“You aren’t going to find somebody who has an idea or the means to start a business on Pine Street, because you’re not on Pine Street,” Hawkins said of the organizations Hart referenced.

Hawkins said when she first sought to tap into the $10 million DRI grant she was not aware that some of the applicants in the process had been working for five years to help the city win the grant, and were much better prepared for the process than a newcomer such as herself.

“They keep saying [information] was on the city’s web page, and it was on the Facebook and all that stuff, and it was in The Leader-Herald, but, again — I have an office in the CRG — and I was one of the people who was misinformed, so I feel like the information needs to be more,” she said. “I didn’t realize this was a five-year project that they’ve been working on for five years, and got rejected. I didn’t know about the long term process leading up to the city actually winning this. I didn’t know a lot of these projects were a part of the prior applications, so I was misinformed. That information should have been available.”

Nagle said she’s been involved with each of the five rounds of New York state’s $10 million DRI contest, and in her experience the projects that tend to get DRI funding support are the ones that are most ready to begin the fastest. She rejected the notion that Gloversville’s DRI process has a lot of projects that have been in the works for five years.

“Everyone who withdrew, withdrew for different reasons,” she said of the withdrawn projects. “The timeframe is set by the DRI program, and I’m just facilitating this process.”

Nagle said she believes New York state wants a fast-turnaround for the DRI process in part based on an economic development philosophy that uses the DRI funding as the last piece of a project that is ready to break ground immediately, rather than as a “first-in” funding that stimulates private sector investment.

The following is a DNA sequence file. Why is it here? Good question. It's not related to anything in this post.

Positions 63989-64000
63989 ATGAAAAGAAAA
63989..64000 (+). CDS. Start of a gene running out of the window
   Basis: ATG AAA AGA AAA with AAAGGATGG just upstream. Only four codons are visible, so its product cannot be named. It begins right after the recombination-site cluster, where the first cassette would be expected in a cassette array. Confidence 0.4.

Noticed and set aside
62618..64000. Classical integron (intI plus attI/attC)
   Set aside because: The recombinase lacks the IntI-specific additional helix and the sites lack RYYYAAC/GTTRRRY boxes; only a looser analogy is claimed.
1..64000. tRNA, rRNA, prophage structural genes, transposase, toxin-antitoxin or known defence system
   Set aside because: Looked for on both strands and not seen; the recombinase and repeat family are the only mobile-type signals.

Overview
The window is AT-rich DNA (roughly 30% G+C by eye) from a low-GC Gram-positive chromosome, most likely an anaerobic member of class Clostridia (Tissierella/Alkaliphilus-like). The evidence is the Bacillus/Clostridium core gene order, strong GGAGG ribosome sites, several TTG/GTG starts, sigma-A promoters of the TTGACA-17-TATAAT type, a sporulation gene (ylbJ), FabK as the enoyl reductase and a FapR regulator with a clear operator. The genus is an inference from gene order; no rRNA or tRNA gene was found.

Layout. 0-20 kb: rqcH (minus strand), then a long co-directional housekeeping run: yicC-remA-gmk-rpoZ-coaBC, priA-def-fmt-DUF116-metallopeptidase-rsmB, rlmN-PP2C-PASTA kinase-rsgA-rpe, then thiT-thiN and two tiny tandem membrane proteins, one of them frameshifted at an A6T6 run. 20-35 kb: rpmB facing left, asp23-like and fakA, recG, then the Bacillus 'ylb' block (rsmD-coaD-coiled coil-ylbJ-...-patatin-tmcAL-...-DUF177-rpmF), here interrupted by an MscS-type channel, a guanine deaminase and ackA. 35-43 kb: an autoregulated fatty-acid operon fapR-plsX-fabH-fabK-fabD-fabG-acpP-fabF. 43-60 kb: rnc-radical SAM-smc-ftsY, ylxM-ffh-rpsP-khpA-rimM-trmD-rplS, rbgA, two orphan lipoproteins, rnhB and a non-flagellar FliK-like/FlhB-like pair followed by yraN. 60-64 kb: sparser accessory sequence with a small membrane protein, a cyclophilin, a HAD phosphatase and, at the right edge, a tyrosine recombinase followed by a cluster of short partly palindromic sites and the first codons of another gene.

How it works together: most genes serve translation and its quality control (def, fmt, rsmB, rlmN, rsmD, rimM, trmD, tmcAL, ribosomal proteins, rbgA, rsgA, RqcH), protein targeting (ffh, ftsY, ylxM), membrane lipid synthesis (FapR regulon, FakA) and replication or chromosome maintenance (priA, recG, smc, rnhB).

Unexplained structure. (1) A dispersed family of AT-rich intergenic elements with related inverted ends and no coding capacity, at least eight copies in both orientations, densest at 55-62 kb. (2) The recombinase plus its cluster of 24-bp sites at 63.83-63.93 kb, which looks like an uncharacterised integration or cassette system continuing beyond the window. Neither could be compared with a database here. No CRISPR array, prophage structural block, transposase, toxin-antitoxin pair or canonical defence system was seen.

“It isn’t intended to be first money in as a spark, and I’ve said this publicly. The intent of the DRI is really to help close a gap at the end, a project that is really close to being completed, but needs a little bit of financial help to get there,” she said.

Medina, originally from Puerto Rico, is one of the few, if not the only, business owner who identifies as part of a minority population in Gloversville’s DRI zone. His DRI proposal was to renovate the building he owns to create some light manufacturing of the “in-house hair care line of products” he sells at the barber shop and to create three apartments. He pulled out of the DRI process.

“I actually voluntarily withdrew from the DRI grant, not because it would have been impossible for me, because if a company can meet all of the criteria for these DRI funds they will get the DRI funds,” he said. “The project I was proposing would have cost about $1.5 million and there would have been almost no way for me to get that value back from the building because 10 or 20 years from now the building would still not be worth that much, so it would have been great to create that business in this building, but it just wasn’t something I wanted to commit to. Even though the building could be occupied, it just wouldn’t have had that value of the cost of this project.”